The Yale Cancer Center has named Joseph Schlessinger, a world-renowned leader in the field of signal transduction, as the founding director of the new Cancer Biology Institute at West Campus.
The appointment, which is effective immediately, is a major step toward building Yale's basic and translational cancer research team.
Schlessinger will retain his positions as professor and chair of Yale's Department of Pharmacology and will split his time between West Campus, where the institute will be based, and the Medical Campus.
The Cancer Biology Institute will bring together a diverse group of scientists to focus on complementary areas of research in cancer biology. The primary goal is to pinpoint the root molecular causes of cancer, identify new molecular targets and develop new drug treatments to contain or even eradicate them. Cancer researchers hope that targeting the genetic mutations that drive different types of cancer will lead to genetically precise treatments geared toward an individual patient's molecular profile — something Schlessinger has worked toward throughout his career.
"Yossi Schlessinger is a world-class scientist with an unparalleled track record of turning new targets into medicines that help cancer patients live longer," said Dr. Thomas Lynch, director of the Yale Cancer Center. "Under his leadership, the Yale Cancer Biology Institute will become one of the world's great centers for understanding the fundamental nature of cancer and finding ways to defeat it"
Schlessinger, 65, came to Yale from New York University School of Medicine in 2001. In a prolific 35-year scientific career, he has focused primarily on the transmembrane receptors that drive various forms of cancer and the development of drug therapies to combat them. Along the way he cofounded three biotechnology companies — Sugen (which is now owned by Pfizer), Plexxikon (based in Berkeley) and Kolltan (based in New Haven).
Schlessinger's insights have resulted in drugs that are having a major impact on the lives of cancer patients. Sugen's drug Sutent, approved by the FDA in 2006 for kidney and stomach cancers, was one of the first in a new generation of "targeted" cancer drugs based on fundamental discoveries about cell signaling made in Schlessinger's laboratory. The experimental compound PLX4032, which was discovered by Plexxikon and is currently in clinical development in partnership with Roche, has shown great promise in clinical trials for the treatment of melanoma and is now in phase III trials. The drug is also in phase I trials for the treatment of colorectal cancer.
Under Schlessinger's direction, the Cancer Biology Institute plans to hire 150 research scientists, including 11 principal investigators, over the next three to four years. They will work closely with scientists at the new Yale Center for Genome Analysis at West Campus in order to identify the genes that drive cancer. Yale's Genome Center is applying the fast-moving technology of automated DNA sequencing — which has dropped in cost from $100,000 per million base pairs to just 25 cents — to better understand and exploit the molecular profiles of various tumor types.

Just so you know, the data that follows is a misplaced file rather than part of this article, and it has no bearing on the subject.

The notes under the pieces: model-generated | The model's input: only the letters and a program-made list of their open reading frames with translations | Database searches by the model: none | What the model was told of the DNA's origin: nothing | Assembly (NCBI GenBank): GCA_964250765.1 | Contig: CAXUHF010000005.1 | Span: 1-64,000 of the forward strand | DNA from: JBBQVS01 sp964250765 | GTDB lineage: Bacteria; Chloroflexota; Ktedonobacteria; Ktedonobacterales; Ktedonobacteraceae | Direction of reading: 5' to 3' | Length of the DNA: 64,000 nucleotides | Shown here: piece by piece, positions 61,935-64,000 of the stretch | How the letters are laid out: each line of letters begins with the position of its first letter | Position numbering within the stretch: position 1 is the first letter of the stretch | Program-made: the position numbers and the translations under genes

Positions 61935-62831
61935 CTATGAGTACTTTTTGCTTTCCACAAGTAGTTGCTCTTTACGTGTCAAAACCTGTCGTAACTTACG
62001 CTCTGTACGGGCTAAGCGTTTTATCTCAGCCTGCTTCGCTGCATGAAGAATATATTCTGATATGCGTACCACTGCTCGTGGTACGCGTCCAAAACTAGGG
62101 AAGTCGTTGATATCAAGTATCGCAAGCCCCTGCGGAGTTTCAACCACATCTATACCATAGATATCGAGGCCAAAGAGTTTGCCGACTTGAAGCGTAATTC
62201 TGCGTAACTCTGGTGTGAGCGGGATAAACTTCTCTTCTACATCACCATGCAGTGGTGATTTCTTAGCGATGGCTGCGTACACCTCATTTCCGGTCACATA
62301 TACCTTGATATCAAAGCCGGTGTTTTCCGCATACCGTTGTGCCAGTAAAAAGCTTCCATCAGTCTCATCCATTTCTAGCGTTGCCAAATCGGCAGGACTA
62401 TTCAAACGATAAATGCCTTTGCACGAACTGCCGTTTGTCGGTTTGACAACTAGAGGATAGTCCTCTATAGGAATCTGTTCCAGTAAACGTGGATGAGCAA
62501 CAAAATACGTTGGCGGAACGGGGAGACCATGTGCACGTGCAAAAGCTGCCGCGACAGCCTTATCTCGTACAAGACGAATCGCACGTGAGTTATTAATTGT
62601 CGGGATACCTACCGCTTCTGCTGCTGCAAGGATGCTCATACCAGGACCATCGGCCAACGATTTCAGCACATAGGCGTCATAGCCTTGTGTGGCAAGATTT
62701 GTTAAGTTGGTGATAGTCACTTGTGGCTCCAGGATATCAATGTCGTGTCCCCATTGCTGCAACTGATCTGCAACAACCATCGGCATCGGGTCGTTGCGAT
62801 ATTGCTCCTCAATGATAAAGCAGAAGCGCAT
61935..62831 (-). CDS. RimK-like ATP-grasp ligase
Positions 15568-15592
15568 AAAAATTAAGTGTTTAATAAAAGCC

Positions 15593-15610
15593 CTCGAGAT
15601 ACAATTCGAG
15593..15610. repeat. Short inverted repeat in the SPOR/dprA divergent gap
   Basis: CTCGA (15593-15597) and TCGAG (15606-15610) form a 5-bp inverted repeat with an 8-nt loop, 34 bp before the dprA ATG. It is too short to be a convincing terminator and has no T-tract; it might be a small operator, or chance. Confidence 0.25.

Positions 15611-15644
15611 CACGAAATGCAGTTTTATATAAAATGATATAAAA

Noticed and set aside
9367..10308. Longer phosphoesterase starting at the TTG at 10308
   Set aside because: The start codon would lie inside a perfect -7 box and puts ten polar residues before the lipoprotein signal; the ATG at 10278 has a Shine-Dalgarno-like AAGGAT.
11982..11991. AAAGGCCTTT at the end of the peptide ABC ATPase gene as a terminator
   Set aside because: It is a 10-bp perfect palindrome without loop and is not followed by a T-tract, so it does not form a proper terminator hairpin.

"Yossi Schlessinger has defined the mechanisms by which an important class of receptors control cell growth and has applied this to the treatment of cancer. His taste for excellence has led to outstanding faculty recruitments in Pharmacology. I look forward to Yossi applying these talents to build an outstanding Cancer Biology Institute," said School of Medicine Dean Dr. Robert J. Alpern.
Yale Cancer Center has long been recognized as a leading institution for the research and application of fundamental science. It was one of the first in the nation to become designated by the National Cancer Institute as a Comprehensive Cancer Center, and remains the only one in southern New England. Schlessinger's appointment to the Cancer Biology Institute comes a year after the opening of the $467 million Smilow Cancer Hospital at Yale-New Haven, which brought all the components of world-class cancer care under one roof.
Yale acquired West Campus in 2007. It includes 1.6 million square feet of research, office and warehouse space. The Cancer Biology Institute will join four other scientific institutes at various stages of development on the West Campus. These include institutes focused on Microbial Diversity, Chemical Biology, Systems Biology and Biodesign. The institutes are multidisciplinary in nature, drawing on the expertise of faculty in the Faculty of Arts and Sciences, School of Engineering and Applied Science, and School of Medicine. Yale is also developing several core facilities to transform the way biological research is conducted at Yale, including a facility for High Throughput Cell Biology, the Small Molecule Discovery Center and the Center for Genome Analysis.
Creation of the Cancer Biology Institute, along with other research facilities under development at West Campus, gives Lynch and Schlessinger hope for the future. According to Lynch, "We can see the day when we understand not only the genetic mutations that drive all cancers, but the molecular basis of metastasis. And when we do, we may finally be able to say that we are on the road to winning the war on cancer in our lifetime."